Dawson sewage plant delay

The Yukon government has requested another extension for the new sewage plant in Dawson City.

The Yukon government has requested another extension for the new sewage plant in Dawson City.

In 2003, the Yukon territorial court ordered a new sewage plant be built after the municipality was charged, under the Fisheries Act, for pumping sewage into the Yukon River.

The charges came from August 2000, when enforcement officers went into the sewage treatment plant with some rainbow trout.

After about four days of being exposed to the treated sewage, at least half of the rainbow trout died.

The court ordered the city to have a new plant built by December 31, 2004.

That was extended until 2008 after it was discovered the technology the government was installing would not work for the Klondike town, said Catherine Harwood, project manager with Highways and Public Works.

Another extension was given until December 2011 when it was discovered the plant could not be built at the location the territory had picked.

Now, cold weather has delayed the project again.

The project has been “unusual,” said Jim Lloyd, spokesman for Vancouver-based Corix Water Systems, which is building the plant.

He mentioned the human remains dug up in November.

All the delays pushed the schedule back and, by the time they were ready to lay concrete, the ground was frozen, said Lloyd.

“We’re not off by much,” said Harwood. “We’re projecting to be operating in March, so we’re talking weeks, not months. And the court was open to that. The judge said, ‘You made excellent progress. You’re doing everything you can to keep going quickly, like 12-hour shifts, seven days a week and busy crews on site.’ So he was open to (the extension).”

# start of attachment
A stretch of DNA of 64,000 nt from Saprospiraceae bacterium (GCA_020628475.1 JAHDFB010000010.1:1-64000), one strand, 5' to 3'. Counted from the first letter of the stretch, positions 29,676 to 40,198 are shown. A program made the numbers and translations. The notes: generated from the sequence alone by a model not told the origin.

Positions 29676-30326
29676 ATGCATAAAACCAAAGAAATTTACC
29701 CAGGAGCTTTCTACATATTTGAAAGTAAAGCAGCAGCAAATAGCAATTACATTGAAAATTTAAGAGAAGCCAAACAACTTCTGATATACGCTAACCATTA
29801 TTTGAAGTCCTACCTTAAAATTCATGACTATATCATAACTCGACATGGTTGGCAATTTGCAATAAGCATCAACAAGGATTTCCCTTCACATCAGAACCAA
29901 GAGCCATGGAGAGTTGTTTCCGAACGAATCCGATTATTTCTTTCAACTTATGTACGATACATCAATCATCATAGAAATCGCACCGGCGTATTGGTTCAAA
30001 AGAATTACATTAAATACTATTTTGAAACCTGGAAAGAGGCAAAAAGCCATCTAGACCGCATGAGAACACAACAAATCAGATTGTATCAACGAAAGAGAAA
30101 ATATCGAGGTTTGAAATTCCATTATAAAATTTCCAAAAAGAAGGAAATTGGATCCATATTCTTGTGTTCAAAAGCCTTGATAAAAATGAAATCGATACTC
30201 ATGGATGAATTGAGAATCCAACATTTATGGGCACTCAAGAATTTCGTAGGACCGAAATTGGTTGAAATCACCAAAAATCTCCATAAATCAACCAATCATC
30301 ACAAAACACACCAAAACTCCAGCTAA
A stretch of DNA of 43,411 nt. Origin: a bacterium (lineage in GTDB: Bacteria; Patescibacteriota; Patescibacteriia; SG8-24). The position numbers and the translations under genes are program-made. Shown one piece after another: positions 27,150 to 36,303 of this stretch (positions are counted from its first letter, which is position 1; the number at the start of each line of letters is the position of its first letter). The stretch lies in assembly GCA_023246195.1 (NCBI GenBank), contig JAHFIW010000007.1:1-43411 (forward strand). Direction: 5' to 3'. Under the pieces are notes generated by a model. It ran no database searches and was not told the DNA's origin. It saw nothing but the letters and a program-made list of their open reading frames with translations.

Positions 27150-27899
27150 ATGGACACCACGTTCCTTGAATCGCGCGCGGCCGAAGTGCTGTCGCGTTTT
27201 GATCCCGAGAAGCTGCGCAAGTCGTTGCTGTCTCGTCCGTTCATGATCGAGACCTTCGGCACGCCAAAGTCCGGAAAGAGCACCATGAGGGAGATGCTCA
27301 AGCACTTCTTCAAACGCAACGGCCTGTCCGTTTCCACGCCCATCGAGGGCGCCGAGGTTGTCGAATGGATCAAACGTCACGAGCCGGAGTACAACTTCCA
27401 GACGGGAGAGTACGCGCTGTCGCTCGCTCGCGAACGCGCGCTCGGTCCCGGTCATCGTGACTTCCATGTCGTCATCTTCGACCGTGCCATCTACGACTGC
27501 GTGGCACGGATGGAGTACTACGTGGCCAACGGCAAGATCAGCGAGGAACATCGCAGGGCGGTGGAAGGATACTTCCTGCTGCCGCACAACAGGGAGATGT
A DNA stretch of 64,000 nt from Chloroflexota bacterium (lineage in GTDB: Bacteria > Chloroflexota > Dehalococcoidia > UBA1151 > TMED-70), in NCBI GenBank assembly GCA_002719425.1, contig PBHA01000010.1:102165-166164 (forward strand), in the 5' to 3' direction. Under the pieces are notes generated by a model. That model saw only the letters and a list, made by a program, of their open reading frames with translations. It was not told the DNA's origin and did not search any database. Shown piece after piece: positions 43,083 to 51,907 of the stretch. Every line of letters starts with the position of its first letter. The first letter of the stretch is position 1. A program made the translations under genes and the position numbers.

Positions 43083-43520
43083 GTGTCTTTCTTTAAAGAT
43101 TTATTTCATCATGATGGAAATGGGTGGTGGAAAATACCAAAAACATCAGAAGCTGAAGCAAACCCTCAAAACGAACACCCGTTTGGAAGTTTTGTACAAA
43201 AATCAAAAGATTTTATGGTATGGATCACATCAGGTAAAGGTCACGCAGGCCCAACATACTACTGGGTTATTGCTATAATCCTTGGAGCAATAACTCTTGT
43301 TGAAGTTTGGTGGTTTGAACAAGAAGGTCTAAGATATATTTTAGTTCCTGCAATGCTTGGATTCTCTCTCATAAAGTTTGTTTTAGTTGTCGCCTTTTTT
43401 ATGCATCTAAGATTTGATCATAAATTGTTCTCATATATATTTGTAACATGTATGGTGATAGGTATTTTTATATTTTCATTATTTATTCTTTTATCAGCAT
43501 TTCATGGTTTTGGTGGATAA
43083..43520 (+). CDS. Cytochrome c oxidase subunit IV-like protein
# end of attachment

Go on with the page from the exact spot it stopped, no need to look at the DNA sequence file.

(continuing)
The extension to May 31 has not been granted yet. The judge is expected to impose a new deadline at a hearing next month.

Despite delays, the project is almost on budget.

The project is now going to cost about $25.5 million, up from $24.9 million. The money has gone to some spare pumps ($30,000 to $40,000), main force pipe valves ($11,000), a truck-dumping station for all the off-grid but in-town residents ($300,000 to $400,000) and a heat-recovery pipe ($200,000), said Harwood.

In the meantime, Dawson City is still pumping sewage into the river.

After going through a glorified strainer, the solid waste is brought to the landfill and the liquid waste goes into the river. It is tested monthly, said Harwood.

Once the plant gets up and running, sewage will fall into a deep shaft, before taking the exact same path.

“As it’s pumped into the shaft, basically compressed air goes through and creates the biological reaction, which ends up treating the sludge and so on,” said Lloyd.

After that, the solid waste will be trucked to the landfill and the treated liquid will flow into the river, he added.

Corix Water Systems’ sister company, Corix Utilities, will be brought in for a year after the plant starts up to ensure everything runs smoothly and that locals are trained to keep it that way.

Contact Roxanne Stasyszyn at


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